De Amore is made up of three books. Book One describes the nature of love and how to win it; Book Two instructs on how to preserve it; and Book Three condemns love. The first book, and in particular its series of eight dialogues between lovers of different social ranks, has attracted special attention as a source of Andreas’s opinions on love. But it is not Andreas who speaks in these dialogues: it is his personae, who contradict and disbelieve one another repeatedly. Love emerges from these pages as nothing more coherent than a contest between natural instincts and reason, and the attempts of the participants in the dialogues to invest their urges with idealistic motives are treated with irony and scepticism.
In the moral world of Andreas’s treatise, which makes little room for divinity, the god Amor is reduced to a mere fiction for lust. In Amor’s place Andreas erects a mock-deity of the law. As Rüdiger Schnell has shown in a stimulating recent book, Andreas used his considerable knowledge of canon and Roman law to construct an ironical counterpart to treatises on marriage.He did not set out to ‘codify courtly love’ but employed the commonplaces and recurrent themes of love poetry in a mock-tract on the ‘rules’ governing extra-marital relationships. ‘Adulterous’, ‘carnal’, ‘courtly’ love is viewed in the De Amore from the perspective of marriage and is expounded in a parody of Medieval marriage tracts, just as the 21 judgments on love-problems which appear in Book Two mimic the rulings of the lawyers and canonists.
In the third book, which repudiates love and denounces women, medical imagery is dominant. Love had been visualised as an illness at the very beginning of Book One, and Book Three parodically prescribes a cure of violent misogyny. Women are arraigned of every vice, including willingness to do anything for a free dinner. Love, the fount of all good in Book One, is now the source of all evil. Sex makes you lose sleep and grow senile faster. These are not, as some have thought, the assertions of a codifier of courtly love adding a moralistic post-scriptum or an apologetic afterthought to his first two books in order to placate the Church. They are a natural and light-hearted development from the mock-misogyny repeatedly attested in Books One and Two of De Amore, written by a cleric as intimately acquainted with the sophisticated arguments and rhetorical style of pastoral tracts, sermons, satire and medicine as he was well versed in the law.
Recognition that Andreas’s irony derives its force and point from his wide learning should make us think again about the man, his work and his audience. The dim figure of Walsh’s Introduction, with his limited reading and borrowed quotations, is no more plausible than the splendid author of the source-book read by troubadours in the moonlight and by aristocrats in the bath. Andreas was writing neither for the lay aristocracy, whose interest in his work has never been proven, nor for vernacular poets, who had no need of what he had to say. De Amore is addressed to clerics, an audience whose literary culture and legal knowledge equipped them to understand his allusive parody. When Etienne Tempier, Bishop of Paris, denounced De Amore in 1277, the general target of his condemnation was what was being read in the Arts Faculty of the University of Paris – the natural and perhaps the only true home of this clerical jeu d’esprit.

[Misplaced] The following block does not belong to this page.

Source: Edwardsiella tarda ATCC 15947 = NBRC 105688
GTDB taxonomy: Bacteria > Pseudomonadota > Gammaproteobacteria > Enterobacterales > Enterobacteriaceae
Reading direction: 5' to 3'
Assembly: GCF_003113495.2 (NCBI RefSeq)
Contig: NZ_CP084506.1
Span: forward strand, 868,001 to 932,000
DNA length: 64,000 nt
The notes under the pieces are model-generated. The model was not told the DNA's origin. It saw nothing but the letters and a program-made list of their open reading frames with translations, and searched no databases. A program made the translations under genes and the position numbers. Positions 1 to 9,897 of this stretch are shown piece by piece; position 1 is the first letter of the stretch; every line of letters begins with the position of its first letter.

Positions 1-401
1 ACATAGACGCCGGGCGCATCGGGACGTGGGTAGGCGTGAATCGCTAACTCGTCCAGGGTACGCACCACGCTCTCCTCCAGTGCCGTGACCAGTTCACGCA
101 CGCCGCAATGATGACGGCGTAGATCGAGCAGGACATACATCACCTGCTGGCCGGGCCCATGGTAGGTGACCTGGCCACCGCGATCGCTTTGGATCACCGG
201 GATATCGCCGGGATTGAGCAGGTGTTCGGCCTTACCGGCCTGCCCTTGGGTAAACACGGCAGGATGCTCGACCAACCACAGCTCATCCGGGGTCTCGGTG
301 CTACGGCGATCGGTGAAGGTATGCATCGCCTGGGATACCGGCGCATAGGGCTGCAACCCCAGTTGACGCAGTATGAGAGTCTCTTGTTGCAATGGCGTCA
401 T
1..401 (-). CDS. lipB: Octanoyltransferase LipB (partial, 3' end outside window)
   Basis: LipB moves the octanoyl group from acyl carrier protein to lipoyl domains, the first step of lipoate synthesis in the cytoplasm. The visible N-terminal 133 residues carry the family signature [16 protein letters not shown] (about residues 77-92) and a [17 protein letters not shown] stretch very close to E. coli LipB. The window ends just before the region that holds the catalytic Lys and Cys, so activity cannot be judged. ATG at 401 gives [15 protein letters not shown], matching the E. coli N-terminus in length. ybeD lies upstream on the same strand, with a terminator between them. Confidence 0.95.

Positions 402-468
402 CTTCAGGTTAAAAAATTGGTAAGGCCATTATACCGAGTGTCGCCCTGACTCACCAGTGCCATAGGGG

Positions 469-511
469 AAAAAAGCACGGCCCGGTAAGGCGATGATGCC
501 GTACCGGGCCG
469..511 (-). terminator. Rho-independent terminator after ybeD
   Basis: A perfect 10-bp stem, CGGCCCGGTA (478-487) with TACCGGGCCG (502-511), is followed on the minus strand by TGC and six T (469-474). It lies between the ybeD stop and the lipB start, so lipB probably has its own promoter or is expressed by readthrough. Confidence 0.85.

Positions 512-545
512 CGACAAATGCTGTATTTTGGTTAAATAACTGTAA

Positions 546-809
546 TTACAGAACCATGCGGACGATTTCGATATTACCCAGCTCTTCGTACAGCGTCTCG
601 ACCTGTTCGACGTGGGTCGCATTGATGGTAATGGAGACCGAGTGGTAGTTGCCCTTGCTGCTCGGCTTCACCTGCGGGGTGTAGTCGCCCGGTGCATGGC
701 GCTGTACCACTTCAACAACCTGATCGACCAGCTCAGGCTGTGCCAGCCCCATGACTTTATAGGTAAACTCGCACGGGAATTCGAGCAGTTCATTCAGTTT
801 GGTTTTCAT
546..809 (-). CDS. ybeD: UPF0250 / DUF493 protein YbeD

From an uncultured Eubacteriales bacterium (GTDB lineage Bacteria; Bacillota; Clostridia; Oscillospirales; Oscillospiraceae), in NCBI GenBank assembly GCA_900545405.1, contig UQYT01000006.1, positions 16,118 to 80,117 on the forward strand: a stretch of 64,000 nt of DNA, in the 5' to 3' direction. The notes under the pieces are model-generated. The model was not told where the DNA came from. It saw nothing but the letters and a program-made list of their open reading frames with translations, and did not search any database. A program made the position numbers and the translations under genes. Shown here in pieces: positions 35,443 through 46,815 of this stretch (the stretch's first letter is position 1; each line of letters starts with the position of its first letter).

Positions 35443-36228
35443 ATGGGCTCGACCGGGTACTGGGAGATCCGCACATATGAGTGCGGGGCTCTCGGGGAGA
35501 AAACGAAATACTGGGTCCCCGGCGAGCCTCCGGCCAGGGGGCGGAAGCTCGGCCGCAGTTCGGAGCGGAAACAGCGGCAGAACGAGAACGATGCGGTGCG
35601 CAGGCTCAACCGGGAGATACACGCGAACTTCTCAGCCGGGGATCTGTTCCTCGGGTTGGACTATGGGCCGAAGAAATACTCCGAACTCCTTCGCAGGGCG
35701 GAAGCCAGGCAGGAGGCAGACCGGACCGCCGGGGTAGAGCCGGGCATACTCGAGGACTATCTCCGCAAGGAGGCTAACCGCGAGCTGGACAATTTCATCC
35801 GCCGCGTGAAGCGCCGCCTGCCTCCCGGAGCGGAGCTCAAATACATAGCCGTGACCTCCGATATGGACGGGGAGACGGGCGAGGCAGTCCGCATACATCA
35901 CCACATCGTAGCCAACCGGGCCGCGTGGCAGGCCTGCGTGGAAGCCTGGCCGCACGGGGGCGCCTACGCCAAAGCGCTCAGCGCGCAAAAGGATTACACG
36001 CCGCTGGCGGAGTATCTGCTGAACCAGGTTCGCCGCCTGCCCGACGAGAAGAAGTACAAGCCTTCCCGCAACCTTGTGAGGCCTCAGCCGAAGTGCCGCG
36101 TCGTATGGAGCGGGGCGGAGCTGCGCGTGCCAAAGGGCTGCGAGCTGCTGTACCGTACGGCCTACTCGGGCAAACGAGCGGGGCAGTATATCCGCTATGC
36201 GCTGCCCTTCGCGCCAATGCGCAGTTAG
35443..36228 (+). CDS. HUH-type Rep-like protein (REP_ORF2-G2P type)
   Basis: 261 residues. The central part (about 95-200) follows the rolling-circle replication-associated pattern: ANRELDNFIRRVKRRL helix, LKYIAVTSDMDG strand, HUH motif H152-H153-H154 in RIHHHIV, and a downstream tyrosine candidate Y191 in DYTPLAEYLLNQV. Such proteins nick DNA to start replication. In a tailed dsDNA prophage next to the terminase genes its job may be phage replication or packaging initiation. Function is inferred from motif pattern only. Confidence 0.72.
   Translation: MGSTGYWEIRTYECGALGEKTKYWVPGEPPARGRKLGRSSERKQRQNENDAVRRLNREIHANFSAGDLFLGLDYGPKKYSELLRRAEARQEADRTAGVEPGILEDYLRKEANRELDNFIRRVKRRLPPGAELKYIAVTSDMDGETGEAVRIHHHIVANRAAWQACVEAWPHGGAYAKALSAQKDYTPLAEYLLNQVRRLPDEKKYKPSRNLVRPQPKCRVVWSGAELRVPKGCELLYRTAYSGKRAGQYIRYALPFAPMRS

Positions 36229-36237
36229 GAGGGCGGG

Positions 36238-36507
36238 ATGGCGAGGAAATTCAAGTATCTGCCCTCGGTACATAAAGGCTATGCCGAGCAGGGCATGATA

Love, its ostensible subject, is subordinate, for much of De Amore, to an intense preoccupation with social class. The claims of virtue and achievement as opposed to the privileges of noble birth, debated throughout Book One, take on a changing and provocative character as they are attributed first to a commoner and then to an aristocrat. Class distinctions are represented in the half-humorous, half-sinister imagery of birds of prey. On one level, it is argued that love is only genuine when it ignores social rank. On another, the odd spot of force is recommended in sexual relations with peasants. Parody in De Amore acquires a sharper edge when it is applied to the delicate subject of breeding. What Andreas lacks as a thinker he makes up for by his sensitivity, doubly revealing in its deliberate exaggeration, to social distinctions. Calves, as the lady remarked to the commoner, are a question of class.